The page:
Yes... it is still changing. It's a process.

Were there specific things which helped bring about the change?

I don't know.  I think just doing it helped.   When I entered the Church there were a few things I had difficulty with (prayers to the Theotokos, confession) but I trusted the Church's wisdom on these matters.  What did I know?  The Church has been practicing these things for 2000 years, I thought it best to throw myself into Her arms and trust in Her.   So, yes, there are issues and I still don't feel fully comfortable with it.  I think some/many people do right away. It is a gift that they can immerse themselves into it, but I haven't been able to in that way.   I'm still somewhat nervous and tentative about it.  It is the way I am.

I look at it as a young child who is taken into the deep end of the pool by their parent.  I trust my parent (the Church) to hold me, protect me, and know what is best for me.  But, its still scary.  I think it is only after time and practice that it will get easier and more natural.

 
Are there converts who never pray to the Mother of God?

I suspect I know of some who do not...but it's not something we talk about at coffee hour.

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« Reply #50 on: August 02, 2011, 10:32:01 PM »

Question for converts.....

Did you find it hard to pray to the Mother of God, the angels and the Saints?

I didn't find it hard to pray to the Saints and angels, but I didn't know how.  At first, I followed the prayer books and stuck with them.

Quote
Did you gradually change?

Were there specific things which helped bring about the change?

Yes.  A good friend suggested that if I had issues or questions about the Theotokos, to ask her guidance.  Obviously, there was no "hey, David, here's how it is" response, but I do believe my prayers for guidance were answered.  More to the point, in asking for her guidance and intercession, I got comfortable talking to her and that helped as much as anything.

Quote
Are there converts who never pray to the Mother of God?

What a tragedy if that is the case!  Having become accustomed to it, I'd heartily recommend attending a Paraklasis service during the Dormition Fast.  Go to a few of those and you'll have all the petitions you want!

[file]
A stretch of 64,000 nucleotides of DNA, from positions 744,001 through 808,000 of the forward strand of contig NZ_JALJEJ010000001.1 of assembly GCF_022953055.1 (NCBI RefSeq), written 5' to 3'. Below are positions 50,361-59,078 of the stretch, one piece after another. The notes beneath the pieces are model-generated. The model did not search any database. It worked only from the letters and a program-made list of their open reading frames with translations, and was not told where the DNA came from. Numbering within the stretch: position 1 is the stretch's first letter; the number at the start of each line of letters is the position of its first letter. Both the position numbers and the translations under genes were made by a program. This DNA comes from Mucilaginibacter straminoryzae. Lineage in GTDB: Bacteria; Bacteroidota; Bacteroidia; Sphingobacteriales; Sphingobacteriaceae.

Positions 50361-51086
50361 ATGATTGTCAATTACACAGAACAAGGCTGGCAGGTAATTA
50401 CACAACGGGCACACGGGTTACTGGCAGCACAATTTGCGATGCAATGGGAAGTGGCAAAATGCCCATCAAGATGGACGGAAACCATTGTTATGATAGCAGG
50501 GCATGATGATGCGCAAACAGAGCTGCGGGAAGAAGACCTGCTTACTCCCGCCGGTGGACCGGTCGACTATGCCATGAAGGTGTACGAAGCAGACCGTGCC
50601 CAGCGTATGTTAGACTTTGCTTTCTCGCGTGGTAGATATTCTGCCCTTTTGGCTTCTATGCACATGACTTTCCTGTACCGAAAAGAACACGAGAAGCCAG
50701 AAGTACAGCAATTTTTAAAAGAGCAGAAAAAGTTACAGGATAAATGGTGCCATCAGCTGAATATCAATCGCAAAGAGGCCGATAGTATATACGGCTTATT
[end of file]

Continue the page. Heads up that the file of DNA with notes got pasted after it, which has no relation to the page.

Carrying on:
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« Reply #51 on: August 03, 2011, 06:22:36 AM »

It is strange that for me, praying to the Saints and the Theotokos has come quite naturally. Maybe it is because I was not brought up as a protestant so I don't have that kind of baggage. Even more direct prayer such as "St. such and such, protect and save me from evil this day" don't trouble me because I know that I would go to their protection if they were here "for real" and they would certainly be able to help me in the way that we ask them to.
That said I am still a bit wary of the idea of "patron saints" because it seems a bit too much like polytheism, going to this saint or that saint when we should be going to God. But I know it is me that has to change attitude and not 2000 years of the Orthodox Church  Grin
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« Reply #52 on: August 03, 2011, 08:21:10 AM »

If you help somebody does it mean you are God? They do not help through their forces however through prayer to God so in the end God does the miracles.

In eastern Orthodox faith there can not be polytheism since beside God there is nobody like or above God.
Jesus is the mediator between God and men. You can reach to Jesus with your prayers or you can ask a Saint to reach to Jesus in your behalf.

To make it understandable. You can reach to Obama through your forces or you can ask a lobbist to do that for you. IF you have what it takes then reaching yourself can be the answer. I asked a monk to pray for me and several days later I saw a man that looked like Jesus from icons and taliking to him he asked me what to do with money. Then my life changed solving my problem.

I recommend everybody read these miracles here. In these miracles you can see living Saints intercede. On Old Law when people would go to Hell there was not possible for them to come back and help. Thus the interdiction. In New Law wehn people are children of God, the ones that go to Heaven can come back and forth and help like in Bible on Transfiguration day. If Protestant errors would be true, then St Moses and St Elijah would not be allowed to come from death on Transfiguration day which they did since they do not care about protestantism errors. EOC does not care about Protestantism errors too. On one miracle a Roman Catholic saint comes to a Protestant woman telling her that Eastern orthodox Church is the true Church: